Such is not the case with me.  I’m perfectly content to sit on my ass here on The High Plains of New Mexico, and I really don’t understand exactly why that is.  But I finally DO understand the way the Ol’ Man felt, though.  One mystery of old age: solved.  Sorta.  I’m thinking I need a rocking chair for the verandah.


  1. I don't get it. I didn't get it when my father refused a trip to the White House, and he never traveled even in his younger days. Maybe it will hit me someday - I hope not. I think it is a "starter" problem. It may be the getting going that is the problem. I think, once you get going, you would enjoy. I also think that you need someone to travel with...

  2. With me it's definitely financial. Plus, I just haven't found the place yet that would make me say, "Okay, this is it. I never want to leave here."

  3. Right now I DO feel like I have found the place that makes me want to stay here. I have a long list of places here in the state I want to travel too, and maybe other states in the west...Utah, Montana, Wyoming, Idaho. But big long trips anymore? Not as interested in it as I used to be. I don't want to be a complete homebody, but I am kind of content with the little trips close by.

    A rocking chair for the verandah -- now that sounds nice.

  4. I don't know, Suppose Lou could have something in her comment about having someone to share the trip with.
    That makes it for me, cause I'm normally a home body too.
    Whichever way you are, just being happy and content matters most eh?

  5. Lou sez: I also think that you need someone to travel with...

    I thought about holding forth on this aspect in the post, but didn't... for whatever reason. But this is a VERY valid point. The ex-girlfriend and I traveled all over the state on nearly every weekend and to AZ and TX, too. I haven't done a whole helluva lot of traveling since she and I broke up.

    Then again, my father had someone to travel with and he just flat refused. Also: I did the Great European Divorce Tour in '99 alone. It had its moments, but on the whole? Not NEARLY as much fun as it would have been with a friend or lover. Preferably the latter.

    Christina sez: With me it's definitely financial. Plus, I just haven't found the place yet that would make me say, "Okay, this is it. I never want to leave here."

    Dang. I hate to think P-Ville is "the place I never wanna leave." Out of ALL the places in the world... yadda, yadda! ;-)

    Sharon: I still have my list, too, but having it and acting on it are two entirely different things!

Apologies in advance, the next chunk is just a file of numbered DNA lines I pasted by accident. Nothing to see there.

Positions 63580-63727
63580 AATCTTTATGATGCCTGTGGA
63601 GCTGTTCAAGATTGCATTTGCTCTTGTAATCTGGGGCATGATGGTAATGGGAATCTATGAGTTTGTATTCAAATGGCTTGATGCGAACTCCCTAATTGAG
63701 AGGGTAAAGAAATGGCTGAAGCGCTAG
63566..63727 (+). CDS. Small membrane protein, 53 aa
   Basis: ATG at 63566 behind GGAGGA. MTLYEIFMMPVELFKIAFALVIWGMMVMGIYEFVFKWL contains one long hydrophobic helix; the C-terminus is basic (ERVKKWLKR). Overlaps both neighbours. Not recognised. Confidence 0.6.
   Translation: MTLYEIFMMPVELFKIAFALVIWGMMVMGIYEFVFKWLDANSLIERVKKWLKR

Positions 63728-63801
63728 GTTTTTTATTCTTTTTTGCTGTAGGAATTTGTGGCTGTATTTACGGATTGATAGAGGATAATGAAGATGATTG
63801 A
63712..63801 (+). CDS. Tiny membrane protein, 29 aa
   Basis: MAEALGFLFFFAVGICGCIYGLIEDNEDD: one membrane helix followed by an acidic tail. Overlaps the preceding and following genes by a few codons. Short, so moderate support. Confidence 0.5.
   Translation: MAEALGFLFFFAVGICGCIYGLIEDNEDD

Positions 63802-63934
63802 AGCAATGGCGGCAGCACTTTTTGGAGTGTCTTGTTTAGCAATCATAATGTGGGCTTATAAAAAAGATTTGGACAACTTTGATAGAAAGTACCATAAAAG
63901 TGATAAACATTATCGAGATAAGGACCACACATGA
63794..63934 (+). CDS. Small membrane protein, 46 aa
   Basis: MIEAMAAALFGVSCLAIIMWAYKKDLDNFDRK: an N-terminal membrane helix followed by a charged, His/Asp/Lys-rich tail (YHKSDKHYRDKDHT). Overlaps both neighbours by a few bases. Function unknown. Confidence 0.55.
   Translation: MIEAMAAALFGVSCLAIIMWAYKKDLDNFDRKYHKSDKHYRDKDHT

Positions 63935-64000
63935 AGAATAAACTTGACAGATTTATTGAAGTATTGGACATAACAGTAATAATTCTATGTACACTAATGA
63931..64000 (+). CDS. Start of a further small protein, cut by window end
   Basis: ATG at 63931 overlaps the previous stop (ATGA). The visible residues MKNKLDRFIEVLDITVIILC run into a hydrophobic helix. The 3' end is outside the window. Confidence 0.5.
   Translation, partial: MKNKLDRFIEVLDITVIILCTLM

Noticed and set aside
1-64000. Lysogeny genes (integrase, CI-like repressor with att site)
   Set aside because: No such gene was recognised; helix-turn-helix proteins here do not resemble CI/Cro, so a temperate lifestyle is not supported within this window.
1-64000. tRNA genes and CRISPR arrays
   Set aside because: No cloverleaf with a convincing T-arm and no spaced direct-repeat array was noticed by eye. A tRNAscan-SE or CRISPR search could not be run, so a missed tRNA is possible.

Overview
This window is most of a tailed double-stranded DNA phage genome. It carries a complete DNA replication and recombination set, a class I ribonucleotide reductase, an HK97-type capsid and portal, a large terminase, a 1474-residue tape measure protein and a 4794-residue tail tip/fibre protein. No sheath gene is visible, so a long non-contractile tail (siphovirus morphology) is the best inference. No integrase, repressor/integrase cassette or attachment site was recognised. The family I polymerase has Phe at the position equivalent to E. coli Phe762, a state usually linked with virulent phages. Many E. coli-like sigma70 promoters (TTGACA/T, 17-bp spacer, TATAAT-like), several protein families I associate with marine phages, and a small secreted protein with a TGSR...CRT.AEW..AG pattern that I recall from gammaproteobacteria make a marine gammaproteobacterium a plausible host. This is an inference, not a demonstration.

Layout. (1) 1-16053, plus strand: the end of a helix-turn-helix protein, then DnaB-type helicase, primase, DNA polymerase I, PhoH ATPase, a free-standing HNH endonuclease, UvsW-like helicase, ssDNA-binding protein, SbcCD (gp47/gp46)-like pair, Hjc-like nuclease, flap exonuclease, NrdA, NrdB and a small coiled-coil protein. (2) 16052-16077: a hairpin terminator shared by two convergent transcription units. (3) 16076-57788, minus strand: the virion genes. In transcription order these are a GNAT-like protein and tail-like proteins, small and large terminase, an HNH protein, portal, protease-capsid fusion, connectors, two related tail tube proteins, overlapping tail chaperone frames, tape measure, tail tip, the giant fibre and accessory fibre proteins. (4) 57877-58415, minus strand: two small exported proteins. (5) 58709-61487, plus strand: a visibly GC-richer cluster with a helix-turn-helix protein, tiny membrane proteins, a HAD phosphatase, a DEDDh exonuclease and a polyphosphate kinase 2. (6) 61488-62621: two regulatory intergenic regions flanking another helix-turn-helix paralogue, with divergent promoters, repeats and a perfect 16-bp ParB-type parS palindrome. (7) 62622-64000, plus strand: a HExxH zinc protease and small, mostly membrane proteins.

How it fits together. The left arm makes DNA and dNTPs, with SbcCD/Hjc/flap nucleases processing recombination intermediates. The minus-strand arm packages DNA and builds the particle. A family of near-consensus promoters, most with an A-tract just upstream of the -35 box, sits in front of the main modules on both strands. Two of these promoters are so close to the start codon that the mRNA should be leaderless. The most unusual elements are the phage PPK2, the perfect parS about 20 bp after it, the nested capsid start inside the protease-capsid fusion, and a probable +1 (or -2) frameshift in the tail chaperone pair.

Dawn sez: Whichever way you are, just being happy and content matters most eh?

    Ab-so-frickin'-lute-ly! My father pointed this exact same thing out to me, numerous times. But, being young and stupid I refused to accept it... no, check that... I was young and knew every-damned-thing. I've only gotten stupider as I've gotten older. ;-)

  6. I understand completely, Buck.

    When I was a youngster, my Dad was employed by the airlines. Eastern, then Aeronaves De Mexico, then Flying Tigers, then... well, finally, Singapore Airlines.

    As a family, we got to travel a lot, since his employment entitled him to free passage, and since he was also a voluble type who ingratiated his (our) way onto many other carriers. We took three or four trips every year - London, Paris, Miami, Chicago, Mexico City, Rome, Amsterdam, Las Vegas, Los Angeles, and on and on.

    By the time I was 20, and he wanted me to accompany him to Singapore, I just plain out said, "No." I much preferred to stay home in Boston (Dorchester) and hang with my friends. And, for the most part, I still feel that way. I've enjoyed a few trips with MY WIFE - having someone new to travel with does help - but, mostly, I have no desire to ever set foot on an airplane again, if I can help it.

    (Of course, the way air travel has deteriorated since the "good ol' days", and the hoops you have to jump through now due to terrorism, don't make it any more pleasant.)

  7. Global Hawk - Just LOVE that plane! Amazing what they can do and do each and every day!

    Travel - I think you are right. When we travel young, especially for business, we get tired of the hassle of it later on.

  8. Jim: I agree whole-heartedly about flying today. Every airline has become a (sorta) high-tech Greyhound. It's most definitely a different experience these days and it ain't "improved" over what I knew in my youth.

    Cynthia: You're MOST definitely right about business travel. I got a kick out of it for about three years (after the Air Force) but then it got real old, real fast. There were exceptions, like most any international trip. But in the US? Arrrgh.

  9. The travel discussion made me think of my friend. When she retired, she had barely left the state. Now she spends at least 6 months a year in Europe. Her youth was spent rooted - her retirement gave her wings!

  10. Ya know, in the years I was 19 through my mid-30s, I traveled to Europe about every other year because frankly, I felt the day would come when we wouldn't be allowed to travel freely or that travel for a single woman would get unsafe.

    I don't know why, but now two weeks shy of 43, I already feel done with overseas travel. The sad thing is one of my best friends is British and doesn't come here very often. Heck. Maybe I should pay her fare for her to visit more often, since I'm so reluctant.

    In fact, pretty much any trip I'll take these days will be a road trip. Call me curmudgeonly- I don't care. If I can't drag my dogs along, I figure I don't need to be there.

  11. Phlegmmy sez: n fact, pretty much any trip I'll take these days will be a road trip. Call me curmudgeonly- I don't care. If I can't drag my dogs along, I figure I don't need to be there.

    Well, that pretty much eliminates the UK, don't it? Unless they've changed their ridiculous quarantine laws, of course. But I don't think they have...

    Thanks for your input, Phlegmmy. It's good to know I'm not alone!


Just be polite... that's all I ask.